It is up to us Tobagonians to decide if we choose to fill our bellies with the last turtles, iguanas, parrot fishes, sharks, and sea birds or if we decide that we want these species to survive on our small but precious island so our children and children’s children will be able to see them and be proud of the rich biodiversity of their home island.

The release said it is critically important that all of us be aware that interfering with a sea turtle or its eggs in any way and at any time is illegal and can result in a fine up to $100,000 and imprisonment for two years; hunting in the closed season will result in a fine of up to $10,000 or six months in prison!

Environmental crimes can be reported to Crime Stoppers without any risk at 800-TIPS (8477); the caller will never be asked to reveal his or her name, where he or she is calling from, or any other personal information and might be eligible for a cash reward up to $10,000.

“Illegal hunting can also be reported to the Forestry Department or the Department of Marine Affairs and Fisheries both at 639-1966 Let’s stop the poaching and over harvesting that only profits the very few selfish individuals and let’s start to show that we care about the sustainability Tobago’s beautiful biodiversity.”

The post Joint press release calls for…End attack on Tobago's flora and fauna appeared first on Trinidad and Tobago Newsday.

Next Post

Ministry: Licensing working to reduce backlog

With a backlog of transactions to be conducted by the public at licensing offices across the country, the Ministry of Works and Transport (MOWT) has assured that it is ready for the increased volume of work. The shut down of government offices and other businesses for about three months due […]

Joint press release calls for…End attack on Tobago’s flora and fauna

admin

A CALL is being made to all Tobagonians to end the attack on the island’s flora and fauna and for the authorities to enforce all applicable laws and punishments on those caught breaking the law by killing legally protected species.

The Tobago Environmental Partnership – a group represented by the THA’s Division of Food Production, Forestry and Fisheries; the Division of Infrastructure, Quarries and the Environment; Environment Tobago; the Castara Tourism Development Association; the Environmental Research Institute Charlotteville and; Save our Sea Turtles, in a joint press release, called on all Tobagonians to do their part to stop the poaching and harvesting of protected, endangered and iconic species.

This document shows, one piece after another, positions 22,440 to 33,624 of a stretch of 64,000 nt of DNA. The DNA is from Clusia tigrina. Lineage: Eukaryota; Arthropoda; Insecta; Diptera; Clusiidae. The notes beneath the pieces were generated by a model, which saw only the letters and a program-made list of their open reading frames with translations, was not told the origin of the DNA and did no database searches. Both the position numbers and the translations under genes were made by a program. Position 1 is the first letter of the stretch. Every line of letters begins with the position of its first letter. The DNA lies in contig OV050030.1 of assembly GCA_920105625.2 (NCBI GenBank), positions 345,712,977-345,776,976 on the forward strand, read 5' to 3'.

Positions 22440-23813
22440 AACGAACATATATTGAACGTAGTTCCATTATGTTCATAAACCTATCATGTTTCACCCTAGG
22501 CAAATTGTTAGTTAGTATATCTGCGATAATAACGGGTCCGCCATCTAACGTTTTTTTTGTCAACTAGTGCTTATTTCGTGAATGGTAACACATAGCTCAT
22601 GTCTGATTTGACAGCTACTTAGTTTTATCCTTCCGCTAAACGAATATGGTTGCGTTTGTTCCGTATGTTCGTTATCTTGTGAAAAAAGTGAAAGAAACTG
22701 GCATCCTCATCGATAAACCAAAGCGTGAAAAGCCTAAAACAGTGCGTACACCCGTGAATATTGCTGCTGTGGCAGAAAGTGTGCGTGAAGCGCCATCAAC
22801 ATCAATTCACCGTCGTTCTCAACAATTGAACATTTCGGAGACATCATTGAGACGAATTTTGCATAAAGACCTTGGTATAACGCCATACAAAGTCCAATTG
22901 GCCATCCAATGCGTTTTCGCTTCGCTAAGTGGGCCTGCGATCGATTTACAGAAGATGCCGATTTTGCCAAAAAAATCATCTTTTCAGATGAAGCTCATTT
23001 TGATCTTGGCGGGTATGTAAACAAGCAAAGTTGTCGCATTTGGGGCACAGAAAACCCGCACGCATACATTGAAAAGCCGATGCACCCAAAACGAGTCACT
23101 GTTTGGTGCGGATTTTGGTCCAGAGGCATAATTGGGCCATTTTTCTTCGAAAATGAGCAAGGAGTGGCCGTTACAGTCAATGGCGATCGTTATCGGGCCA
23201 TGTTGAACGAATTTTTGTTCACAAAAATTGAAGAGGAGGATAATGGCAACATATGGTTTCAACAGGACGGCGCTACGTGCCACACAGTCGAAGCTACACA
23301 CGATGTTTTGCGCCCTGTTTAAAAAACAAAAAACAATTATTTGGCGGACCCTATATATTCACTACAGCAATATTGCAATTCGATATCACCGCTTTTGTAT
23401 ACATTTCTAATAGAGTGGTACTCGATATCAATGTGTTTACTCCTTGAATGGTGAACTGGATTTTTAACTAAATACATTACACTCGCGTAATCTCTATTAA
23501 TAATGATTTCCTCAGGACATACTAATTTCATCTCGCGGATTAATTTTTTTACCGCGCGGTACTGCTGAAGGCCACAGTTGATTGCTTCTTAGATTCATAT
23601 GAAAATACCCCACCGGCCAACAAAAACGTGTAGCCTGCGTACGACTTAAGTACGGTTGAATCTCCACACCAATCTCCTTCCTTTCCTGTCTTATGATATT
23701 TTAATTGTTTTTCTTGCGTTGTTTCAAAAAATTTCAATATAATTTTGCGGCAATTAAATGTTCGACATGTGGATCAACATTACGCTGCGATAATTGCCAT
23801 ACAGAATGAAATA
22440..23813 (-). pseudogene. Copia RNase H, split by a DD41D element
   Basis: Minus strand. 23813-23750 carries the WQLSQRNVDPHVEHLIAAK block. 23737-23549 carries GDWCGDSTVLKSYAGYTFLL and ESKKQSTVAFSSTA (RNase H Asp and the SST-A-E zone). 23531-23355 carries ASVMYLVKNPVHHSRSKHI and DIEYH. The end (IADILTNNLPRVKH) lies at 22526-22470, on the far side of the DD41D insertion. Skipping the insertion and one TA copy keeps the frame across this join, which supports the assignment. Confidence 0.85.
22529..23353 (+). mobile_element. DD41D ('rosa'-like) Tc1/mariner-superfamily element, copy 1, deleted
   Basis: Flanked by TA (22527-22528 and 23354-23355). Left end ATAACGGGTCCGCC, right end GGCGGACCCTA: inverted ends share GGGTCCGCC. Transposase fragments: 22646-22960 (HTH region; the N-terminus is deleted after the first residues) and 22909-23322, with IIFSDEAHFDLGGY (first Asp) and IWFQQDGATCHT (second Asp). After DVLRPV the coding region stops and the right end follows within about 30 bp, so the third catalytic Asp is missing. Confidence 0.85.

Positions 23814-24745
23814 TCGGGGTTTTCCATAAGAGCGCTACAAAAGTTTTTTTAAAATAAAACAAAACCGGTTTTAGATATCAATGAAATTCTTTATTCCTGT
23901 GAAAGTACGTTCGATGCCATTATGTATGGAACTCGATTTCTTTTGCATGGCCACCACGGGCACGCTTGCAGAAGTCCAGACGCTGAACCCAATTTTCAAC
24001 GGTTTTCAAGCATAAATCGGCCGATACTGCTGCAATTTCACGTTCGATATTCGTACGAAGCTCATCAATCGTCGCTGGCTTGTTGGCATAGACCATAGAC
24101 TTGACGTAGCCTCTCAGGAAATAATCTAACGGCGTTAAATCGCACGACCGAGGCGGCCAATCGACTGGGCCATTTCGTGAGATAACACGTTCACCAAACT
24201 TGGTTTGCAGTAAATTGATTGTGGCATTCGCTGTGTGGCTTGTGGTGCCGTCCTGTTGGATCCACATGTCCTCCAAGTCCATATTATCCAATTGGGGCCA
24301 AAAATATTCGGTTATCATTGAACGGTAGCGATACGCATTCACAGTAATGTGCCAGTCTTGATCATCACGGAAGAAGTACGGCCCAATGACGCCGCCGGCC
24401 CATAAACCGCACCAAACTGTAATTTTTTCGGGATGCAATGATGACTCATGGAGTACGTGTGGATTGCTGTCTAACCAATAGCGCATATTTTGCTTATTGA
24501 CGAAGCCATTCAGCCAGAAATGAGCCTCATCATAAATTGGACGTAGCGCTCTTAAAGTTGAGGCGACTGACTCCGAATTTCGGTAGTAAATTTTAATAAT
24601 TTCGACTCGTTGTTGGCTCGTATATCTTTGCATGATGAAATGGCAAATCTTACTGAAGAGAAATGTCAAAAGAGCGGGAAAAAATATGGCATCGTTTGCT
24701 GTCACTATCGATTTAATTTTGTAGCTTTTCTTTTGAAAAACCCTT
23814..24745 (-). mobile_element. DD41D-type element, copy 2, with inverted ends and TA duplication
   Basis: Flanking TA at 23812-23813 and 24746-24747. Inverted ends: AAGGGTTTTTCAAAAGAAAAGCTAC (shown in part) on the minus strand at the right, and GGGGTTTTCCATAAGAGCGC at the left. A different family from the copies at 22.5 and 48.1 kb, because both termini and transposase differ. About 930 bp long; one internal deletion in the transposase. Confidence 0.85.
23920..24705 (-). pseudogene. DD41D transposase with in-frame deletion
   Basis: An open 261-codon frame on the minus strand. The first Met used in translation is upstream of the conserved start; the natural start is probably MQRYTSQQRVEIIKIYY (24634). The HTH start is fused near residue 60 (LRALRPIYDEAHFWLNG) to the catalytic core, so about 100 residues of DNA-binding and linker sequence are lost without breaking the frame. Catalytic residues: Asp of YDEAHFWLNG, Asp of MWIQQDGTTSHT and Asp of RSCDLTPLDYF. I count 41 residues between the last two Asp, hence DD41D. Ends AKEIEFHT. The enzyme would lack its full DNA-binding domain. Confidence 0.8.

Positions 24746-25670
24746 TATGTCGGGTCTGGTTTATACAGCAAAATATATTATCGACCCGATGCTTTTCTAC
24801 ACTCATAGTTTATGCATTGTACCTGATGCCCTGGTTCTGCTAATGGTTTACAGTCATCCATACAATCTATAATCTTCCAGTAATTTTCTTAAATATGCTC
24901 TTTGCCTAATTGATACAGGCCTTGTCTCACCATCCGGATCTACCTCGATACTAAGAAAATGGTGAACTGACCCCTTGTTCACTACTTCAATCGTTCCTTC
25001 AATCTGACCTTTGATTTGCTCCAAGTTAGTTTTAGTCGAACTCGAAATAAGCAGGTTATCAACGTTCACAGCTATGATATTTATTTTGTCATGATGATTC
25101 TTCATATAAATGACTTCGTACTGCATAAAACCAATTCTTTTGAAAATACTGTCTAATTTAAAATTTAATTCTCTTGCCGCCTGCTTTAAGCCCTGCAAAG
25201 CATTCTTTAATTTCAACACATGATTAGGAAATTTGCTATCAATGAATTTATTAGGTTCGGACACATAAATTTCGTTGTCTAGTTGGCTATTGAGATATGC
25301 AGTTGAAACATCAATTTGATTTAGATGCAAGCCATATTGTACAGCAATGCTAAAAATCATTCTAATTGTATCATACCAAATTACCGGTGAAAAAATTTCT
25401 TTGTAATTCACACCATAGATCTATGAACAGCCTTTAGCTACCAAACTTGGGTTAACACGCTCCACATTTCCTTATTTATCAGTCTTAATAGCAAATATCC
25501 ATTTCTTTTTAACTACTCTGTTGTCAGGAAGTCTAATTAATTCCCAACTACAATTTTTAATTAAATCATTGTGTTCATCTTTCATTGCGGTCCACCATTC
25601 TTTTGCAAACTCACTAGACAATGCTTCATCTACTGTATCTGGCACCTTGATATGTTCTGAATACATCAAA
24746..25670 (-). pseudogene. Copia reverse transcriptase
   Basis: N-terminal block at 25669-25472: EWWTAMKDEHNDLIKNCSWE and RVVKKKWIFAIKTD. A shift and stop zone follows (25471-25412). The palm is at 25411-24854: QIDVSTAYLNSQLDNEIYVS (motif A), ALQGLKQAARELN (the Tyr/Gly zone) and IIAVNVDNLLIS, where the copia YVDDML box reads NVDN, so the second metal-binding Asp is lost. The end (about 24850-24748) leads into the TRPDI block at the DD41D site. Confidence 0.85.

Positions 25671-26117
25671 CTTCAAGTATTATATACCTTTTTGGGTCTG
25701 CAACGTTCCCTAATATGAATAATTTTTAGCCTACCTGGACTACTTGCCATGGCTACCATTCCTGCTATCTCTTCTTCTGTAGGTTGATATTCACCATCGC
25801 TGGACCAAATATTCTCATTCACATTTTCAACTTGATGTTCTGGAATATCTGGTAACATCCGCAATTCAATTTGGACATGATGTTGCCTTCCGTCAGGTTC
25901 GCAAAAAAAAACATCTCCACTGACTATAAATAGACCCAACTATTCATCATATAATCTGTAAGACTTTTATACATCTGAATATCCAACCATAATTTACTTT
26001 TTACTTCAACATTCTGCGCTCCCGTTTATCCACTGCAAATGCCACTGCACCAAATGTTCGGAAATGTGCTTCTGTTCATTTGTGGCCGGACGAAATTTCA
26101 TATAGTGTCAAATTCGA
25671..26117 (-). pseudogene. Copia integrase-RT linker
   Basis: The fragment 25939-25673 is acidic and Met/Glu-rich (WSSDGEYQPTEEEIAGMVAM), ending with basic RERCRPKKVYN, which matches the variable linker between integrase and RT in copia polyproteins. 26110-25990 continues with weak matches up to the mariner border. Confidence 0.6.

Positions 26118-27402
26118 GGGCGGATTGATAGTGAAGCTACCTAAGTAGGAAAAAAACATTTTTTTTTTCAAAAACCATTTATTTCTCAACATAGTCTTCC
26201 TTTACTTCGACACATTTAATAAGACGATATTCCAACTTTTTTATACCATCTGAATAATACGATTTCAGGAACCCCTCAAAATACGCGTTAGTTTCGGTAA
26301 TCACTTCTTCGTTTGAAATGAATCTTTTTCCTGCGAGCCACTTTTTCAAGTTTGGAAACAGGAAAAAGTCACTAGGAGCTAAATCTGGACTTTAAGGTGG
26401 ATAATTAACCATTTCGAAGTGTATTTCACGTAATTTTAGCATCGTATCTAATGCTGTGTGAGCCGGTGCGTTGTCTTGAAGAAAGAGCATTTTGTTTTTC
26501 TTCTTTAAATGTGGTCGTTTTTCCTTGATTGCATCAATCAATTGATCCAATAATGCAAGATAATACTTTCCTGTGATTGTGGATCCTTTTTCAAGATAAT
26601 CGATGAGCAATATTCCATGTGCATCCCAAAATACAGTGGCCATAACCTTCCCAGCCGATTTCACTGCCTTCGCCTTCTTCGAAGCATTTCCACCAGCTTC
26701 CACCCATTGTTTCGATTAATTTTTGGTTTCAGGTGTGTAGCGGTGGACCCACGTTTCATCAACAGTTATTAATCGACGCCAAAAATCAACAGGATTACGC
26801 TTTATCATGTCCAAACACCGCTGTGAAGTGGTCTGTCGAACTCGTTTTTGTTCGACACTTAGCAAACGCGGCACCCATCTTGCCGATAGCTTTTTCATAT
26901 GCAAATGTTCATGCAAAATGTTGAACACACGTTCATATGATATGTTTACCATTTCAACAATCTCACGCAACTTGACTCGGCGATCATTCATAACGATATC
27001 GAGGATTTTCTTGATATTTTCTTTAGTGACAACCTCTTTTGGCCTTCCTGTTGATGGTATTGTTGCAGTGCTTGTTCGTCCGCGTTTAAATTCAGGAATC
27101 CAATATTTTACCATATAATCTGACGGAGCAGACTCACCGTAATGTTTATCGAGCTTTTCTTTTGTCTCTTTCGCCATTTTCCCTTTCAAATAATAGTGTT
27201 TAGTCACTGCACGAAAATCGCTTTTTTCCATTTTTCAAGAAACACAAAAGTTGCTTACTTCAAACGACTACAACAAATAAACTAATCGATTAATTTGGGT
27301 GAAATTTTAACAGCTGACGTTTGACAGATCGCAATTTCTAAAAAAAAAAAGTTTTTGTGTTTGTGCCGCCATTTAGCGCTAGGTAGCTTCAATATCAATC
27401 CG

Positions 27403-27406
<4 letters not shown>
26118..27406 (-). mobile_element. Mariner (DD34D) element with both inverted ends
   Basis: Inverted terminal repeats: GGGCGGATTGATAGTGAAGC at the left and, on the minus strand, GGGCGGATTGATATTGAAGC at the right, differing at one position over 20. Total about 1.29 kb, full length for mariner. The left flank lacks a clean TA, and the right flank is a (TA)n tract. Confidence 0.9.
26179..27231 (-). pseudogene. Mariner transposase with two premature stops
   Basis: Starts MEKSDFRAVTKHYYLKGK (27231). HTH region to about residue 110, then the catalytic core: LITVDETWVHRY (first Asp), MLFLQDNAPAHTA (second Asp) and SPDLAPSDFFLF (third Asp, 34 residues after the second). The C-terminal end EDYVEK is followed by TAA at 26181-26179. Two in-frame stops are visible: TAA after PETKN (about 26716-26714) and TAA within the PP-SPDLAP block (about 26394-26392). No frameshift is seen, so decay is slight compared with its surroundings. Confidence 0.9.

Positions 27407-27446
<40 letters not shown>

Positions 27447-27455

The release stated that during the last three months of the covid19 pandemic, illegal hunting and harvesting of wildlife species that are so important for Tobago’s eco-systems have reached alarming levels, especially in more isolated areas.

While poachers had more free time, some stakeholders entrusted with the protection of our precious wildlife and ecosystems were required to stay home due to the pandemic-related restrictions.

Our iconic sea turtles which are nationally designated as environmentally sensitive species and also internationally declared as threatened with extinction, are now seeking nesting beaches and often time end up in fillet nets or are being slaughtered when trying to lay their eggs, the press release stated.

Iguanas, even mothers with eggs, are illegally caught by the hundreds, during the closed hunting season and often stolen from private property; the same applies to other game species which instead of being allowed to reproduce are killed and sold at much higher prices than fish or poultry.

Parrotfishes and rockfish are free to take; however, these fishes are so important for healthy reefs that harvesting them is prohibited in many islands such as Barbuda. Without parrot fishes Tobago’s reefs will die making the coasts vulnerable to storm surges, fisherfolk will earn less and tourists will stay away. Do we really want this?

It is up to us Tobagonians to decide if we choose to fill our bellies with the last turtles, iguanas, parrot fishes, sharks, and sea birds or if we decide that we want these species to survive on our small but precious island so our children and children’s children will be able to see them and be proud of the rich biodiversity of their home island.

The release said it is critically important that all of us be aware that interfering with a sea turtle or its eggs in any way and at any time is illegal and can result in a fine up to $100,000 and imprisonment for two years; hunting in the closed season will result in a fine of up to $10,000 or six months in prison!

Environmental crimes can be reported to Crime Stoppers without any risk at 800-TIPS (8477); the caller will never be asked to reveal his or her name, where he or she is calling from, or any other personal information and might be eligible for a cash reward up to $10,000.

“Illegal hunting can also be reported to the Forestry Department or the Department of Marine Affairs and Fisheries both at 639-1966 Let’s stop the poaching and over harvesting that only profits the very few selfish individuals and let’s start to show that we care about the sustainability Tobago’s beautiful biodiversity.”

The post Joint press release calls for…End attack on Tobago's flora and fauna appeared first on Trinidad and Tobago Newsday.

Next Post

Ministry: Licensing working to reduce backlog

With a backlog of transactions to be conducted by the public at licensing offices across the country, the Ministry of Works and Transport (MOWT) has assured that it is ready for the increased volume of work. The shut down of government offices and other businesses for about three months due […]